Making our spaces welcoming for all children requires consideration of their individual needs. We have to engage in thoughtful practices to ensure that our environments, activities, materials, and strategies are set up so that each child has an opportunity to learn about God in a way that honors their abilities. It also means that people who work with children need to make every reasonable accommodation for accessibility.
It’s true that in many ways, children’s ministry classrooms are unique. We have to think about children who may attend unpredictably, many of our volunteers or staff may have little or no training, and adult-child ratios may not be ideal. Nonetheless, it’s critical that we work with what we have to ensure a safe and loving experience for every child—not just those who are free of disabilities.
There are countless types of situations in which you may find yourself in need of making an accommodation to suit the needs of an individual child. Physical, cognitive, or emotional disabilities may keep them from fully engaging in your class as it is currently designed. Many times, small adjustments can make a world of difference and can help communicate to kids (and their families) that church is a safe place for them to learn, grow, and experience the love of Christ.
Here are some good first steps to take:
- Loop in the family: The child’s family (parents, caregiver, etc.) likely have a very good idea of the best way to set their little one up for success. A place to begin is to ask the adults what accommodations their preschool teacher makes and see if you can duplicate it. Also, inquire about any tips they may have for you—either things to avoid or include. A funny example: one time I had a nonverbal child consistently run out of my children’s ministry classroom. She was super fast, and I worried she would get hurt. When I asked the mom, she said, “Oh! I should have told you! If you take off her shoes when she arrives, she thinks she can’t leave until they’re put back on!” This little tip made a HUGE difference!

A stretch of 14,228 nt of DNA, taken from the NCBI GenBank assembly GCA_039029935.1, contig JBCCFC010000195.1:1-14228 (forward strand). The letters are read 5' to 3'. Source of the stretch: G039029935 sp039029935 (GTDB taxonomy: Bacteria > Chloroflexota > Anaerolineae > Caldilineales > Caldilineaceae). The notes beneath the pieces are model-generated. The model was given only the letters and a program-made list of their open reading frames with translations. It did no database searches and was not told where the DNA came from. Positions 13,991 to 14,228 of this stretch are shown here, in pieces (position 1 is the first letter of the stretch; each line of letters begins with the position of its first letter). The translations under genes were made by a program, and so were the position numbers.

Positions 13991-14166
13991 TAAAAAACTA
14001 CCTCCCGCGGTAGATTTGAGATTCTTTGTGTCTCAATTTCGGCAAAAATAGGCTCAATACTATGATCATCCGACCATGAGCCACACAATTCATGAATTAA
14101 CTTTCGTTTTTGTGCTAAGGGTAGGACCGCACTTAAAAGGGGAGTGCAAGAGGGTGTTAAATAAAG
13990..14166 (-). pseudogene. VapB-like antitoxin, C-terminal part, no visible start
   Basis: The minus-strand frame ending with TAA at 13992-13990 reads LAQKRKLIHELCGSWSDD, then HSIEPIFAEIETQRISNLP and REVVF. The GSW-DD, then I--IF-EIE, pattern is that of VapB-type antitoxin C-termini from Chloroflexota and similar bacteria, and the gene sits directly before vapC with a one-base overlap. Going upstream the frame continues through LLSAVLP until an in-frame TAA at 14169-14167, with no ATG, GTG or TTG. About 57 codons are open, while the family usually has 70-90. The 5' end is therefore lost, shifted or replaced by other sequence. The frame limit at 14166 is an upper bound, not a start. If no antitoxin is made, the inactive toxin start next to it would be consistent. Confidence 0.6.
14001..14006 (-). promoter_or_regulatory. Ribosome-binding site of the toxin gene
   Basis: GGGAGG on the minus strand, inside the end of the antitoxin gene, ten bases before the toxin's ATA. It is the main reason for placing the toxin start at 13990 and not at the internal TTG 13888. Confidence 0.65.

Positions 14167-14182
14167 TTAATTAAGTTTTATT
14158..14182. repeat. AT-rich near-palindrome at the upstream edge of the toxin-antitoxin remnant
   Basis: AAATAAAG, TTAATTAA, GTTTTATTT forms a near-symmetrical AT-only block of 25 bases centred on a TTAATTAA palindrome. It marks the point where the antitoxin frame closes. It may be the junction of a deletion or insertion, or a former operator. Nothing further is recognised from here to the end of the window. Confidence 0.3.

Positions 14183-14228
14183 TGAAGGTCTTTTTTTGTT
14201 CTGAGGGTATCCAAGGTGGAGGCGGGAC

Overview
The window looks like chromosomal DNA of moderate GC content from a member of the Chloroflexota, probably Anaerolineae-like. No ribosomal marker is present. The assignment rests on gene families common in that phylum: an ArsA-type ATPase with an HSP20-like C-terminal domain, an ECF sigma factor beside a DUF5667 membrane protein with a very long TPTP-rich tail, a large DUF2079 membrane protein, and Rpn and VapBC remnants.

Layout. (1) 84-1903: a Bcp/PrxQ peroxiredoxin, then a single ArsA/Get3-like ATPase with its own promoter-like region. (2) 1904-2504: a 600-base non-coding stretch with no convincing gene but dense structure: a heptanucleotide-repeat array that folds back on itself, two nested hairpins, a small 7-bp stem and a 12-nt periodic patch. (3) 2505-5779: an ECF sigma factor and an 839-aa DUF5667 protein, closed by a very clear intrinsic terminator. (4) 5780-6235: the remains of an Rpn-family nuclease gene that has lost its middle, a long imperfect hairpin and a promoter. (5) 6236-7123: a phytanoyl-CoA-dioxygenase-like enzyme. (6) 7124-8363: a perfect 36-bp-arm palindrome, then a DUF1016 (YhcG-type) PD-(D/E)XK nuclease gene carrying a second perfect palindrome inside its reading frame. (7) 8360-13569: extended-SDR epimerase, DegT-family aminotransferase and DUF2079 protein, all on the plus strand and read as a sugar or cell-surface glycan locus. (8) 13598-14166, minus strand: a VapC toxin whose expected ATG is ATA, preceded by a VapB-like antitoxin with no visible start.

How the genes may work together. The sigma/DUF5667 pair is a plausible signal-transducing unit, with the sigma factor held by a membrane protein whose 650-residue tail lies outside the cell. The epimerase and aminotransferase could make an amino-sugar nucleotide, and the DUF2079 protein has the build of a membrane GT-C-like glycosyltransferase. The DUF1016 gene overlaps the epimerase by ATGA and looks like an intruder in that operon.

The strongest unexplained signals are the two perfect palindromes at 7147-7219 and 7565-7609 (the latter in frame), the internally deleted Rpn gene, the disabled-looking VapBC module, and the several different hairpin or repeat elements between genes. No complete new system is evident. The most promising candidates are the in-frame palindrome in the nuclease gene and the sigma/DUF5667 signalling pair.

- View your classroom through the lens of accessibility: Take a walk through your children’s ministry environment with the goal of noticing any potential to exclude. For instance, if a child came to your classroom, how could they play with your blocks? Is there a table they could push their chair up to? Do you have a tray you could put the blocks on? If a neurodivergent child needed a quieter space to hang out during worship time, is there a safe spot to do so? Often, no major changes need to be done, but if you have a general plan, you can easily switch things up without a major ordeal.
- Find your pros: People who work with children who have special needs may not want to volunteer to work with children on their days off, but they may be happy to help you make accommodation plans! I once gave a special ed teacher a small budget and free reign to put together a kit for our church. She gathered small toys (fidgets) for kids who need something to do with their hands during story time, created picture schedules (PEC) we could use to communicate, included headphones for those with auditory sensory issues, and more. She gave a quick little training on how to use the kit, and we used it for years! (Your pro could also help you with #2, above!)
- Plan with an accommodation mindset: When creating activities for the week ahead (or reading from a pre-created curriculum), keep in mind the children who you know will need accommodations. If you’re coloring, for example, you can plan to have larger crayons for a child with small motor delays. If you’re doing an obstacle course, you can plan an alternate course for a child with limited mobility. It’s also good to plan for the children you will meet for the first time. You may not know what their needs will be, but you can try to anticipate by asking yourself, “If this is too hard for a child to do, how could I make it easier?” and “If this is too easy for a child to do, how could I make it more challenging?” For example, if you’re playing with playdough, you might think, “What if a child had a sensory issue and can’t touch the sticky dough?” and then pack some child-sized gloves or a tool they can use instead of their hands to do the activity. If your activity includes a snack, what alternatives could you have on hand to accommodate allergies? You could even post plans about food or activities ahead of time so families can know to bring alternatives when necessary.
- Check your heart: Sometimes we can fall into the trap of grumbling when we have to do something “extra.” Keep in mind that caring for children with special needs means making sure they are safe and included. It’s not “additional” work—it’s part of the job. When we take the time to ensure ALL children feel valued by accommodating their needs, we are showing them the beautiful love of God. That’s the good kind of extra!